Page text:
Study: 4% of deaths worldwide are caused by sitting for long period of time

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Each year people go into September with a number of resolutions. Exercising and not spending so much time on the couch tend to be some of these good intentions. 31% of the worldwide population does not meet the current recommendations for physical activity according to several studies published in 2012 by the journal ‘Lancet’.

 

After an increasing amount of research has already outlined the negative effects of sitting for long periods of time, a new study has now found that long periods of inactivity are to blame for nearly 4 percent of all deaths worldwide.

 

In order to properly assess the damaging effects of sitting, the study analysed behavioural surveys from 54 countries around the world and matched them with statistics on population size, an actuarial table, and overall deaths.

 

Researchers from the University Of Sao Paulo School Of Medicine in Brazil found that sitting time significantly impacted all-cause mortality, accounting for approximately 433,000, or 3.8%, of all deaths across the 54 nations in the study.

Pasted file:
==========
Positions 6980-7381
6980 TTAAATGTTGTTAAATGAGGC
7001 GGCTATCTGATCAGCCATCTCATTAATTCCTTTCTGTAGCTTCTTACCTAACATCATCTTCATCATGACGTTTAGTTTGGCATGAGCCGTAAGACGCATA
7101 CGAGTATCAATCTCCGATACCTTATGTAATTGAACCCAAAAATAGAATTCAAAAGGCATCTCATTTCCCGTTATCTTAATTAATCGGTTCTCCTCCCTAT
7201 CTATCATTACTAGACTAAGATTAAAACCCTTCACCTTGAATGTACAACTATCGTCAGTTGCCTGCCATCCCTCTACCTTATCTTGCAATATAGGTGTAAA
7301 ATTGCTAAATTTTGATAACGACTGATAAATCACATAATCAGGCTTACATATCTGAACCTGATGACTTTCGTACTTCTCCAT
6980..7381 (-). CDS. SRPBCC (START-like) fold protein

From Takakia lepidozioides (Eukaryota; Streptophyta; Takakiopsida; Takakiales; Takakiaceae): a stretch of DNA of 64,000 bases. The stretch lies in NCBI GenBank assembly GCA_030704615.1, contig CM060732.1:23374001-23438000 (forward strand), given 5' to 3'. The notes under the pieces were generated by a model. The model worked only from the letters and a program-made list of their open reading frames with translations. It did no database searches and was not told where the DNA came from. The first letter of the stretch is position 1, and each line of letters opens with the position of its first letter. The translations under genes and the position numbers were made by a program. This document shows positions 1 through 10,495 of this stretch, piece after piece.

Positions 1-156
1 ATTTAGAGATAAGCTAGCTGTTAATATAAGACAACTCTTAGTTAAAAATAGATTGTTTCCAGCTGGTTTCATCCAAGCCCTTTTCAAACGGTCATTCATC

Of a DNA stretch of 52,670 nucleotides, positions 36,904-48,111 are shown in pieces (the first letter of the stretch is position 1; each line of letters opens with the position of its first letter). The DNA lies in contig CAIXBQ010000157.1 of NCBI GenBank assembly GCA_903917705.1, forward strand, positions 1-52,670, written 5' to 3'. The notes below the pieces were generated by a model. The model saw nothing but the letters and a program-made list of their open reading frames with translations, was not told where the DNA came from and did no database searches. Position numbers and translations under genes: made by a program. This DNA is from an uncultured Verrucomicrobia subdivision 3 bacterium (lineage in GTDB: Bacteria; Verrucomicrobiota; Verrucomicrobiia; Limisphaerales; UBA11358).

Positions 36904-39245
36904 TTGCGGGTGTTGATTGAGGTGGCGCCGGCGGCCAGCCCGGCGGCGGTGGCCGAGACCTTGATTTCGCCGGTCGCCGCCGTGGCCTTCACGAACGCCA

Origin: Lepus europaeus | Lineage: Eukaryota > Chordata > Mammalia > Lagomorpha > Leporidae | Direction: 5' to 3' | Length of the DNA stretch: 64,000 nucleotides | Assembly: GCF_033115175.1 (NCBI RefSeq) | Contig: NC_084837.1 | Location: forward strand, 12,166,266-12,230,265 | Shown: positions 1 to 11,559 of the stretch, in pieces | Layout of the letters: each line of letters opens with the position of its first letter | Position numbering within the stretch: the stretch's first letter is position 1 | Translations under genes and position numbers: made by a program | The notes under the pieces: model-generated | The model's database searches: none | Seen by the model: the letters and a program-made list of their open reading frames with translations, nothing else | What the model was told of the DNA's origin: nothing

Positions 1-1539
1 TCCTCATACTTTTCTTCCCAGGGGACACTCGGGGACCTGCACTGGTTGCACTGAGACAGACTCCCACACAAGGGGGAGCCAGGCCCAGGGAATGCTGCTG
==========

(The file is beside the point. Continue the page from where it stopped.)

Reducing sitting time to less than three hours per day would increase life expectancy by an average of 0.2 years, the researchers estimated.

 

“It is important to minimise sedentary behaviour in order to prevent premature deaths around the world,” said the lead author of the study Leandro Rezende from the University of Sao Paulo in Brazil.

 

He also highlighted that “cutting down on the amount of time we sit could increase life expectancy by 0.20 years in the countries analysed.”
They also found that sitting had a higher impact on mortality rates in the Western Pacific region, followed by European, Eastern Mediterranean, American, and Southeast Asian countries, respectively.

 

The present findings support the importance of promoting active lifestyles (more physical activity and less sitting) as an important aspect of premature mortality prevention worldwide, and therefore the need for global action to reduce this risk factor.

 

 

 

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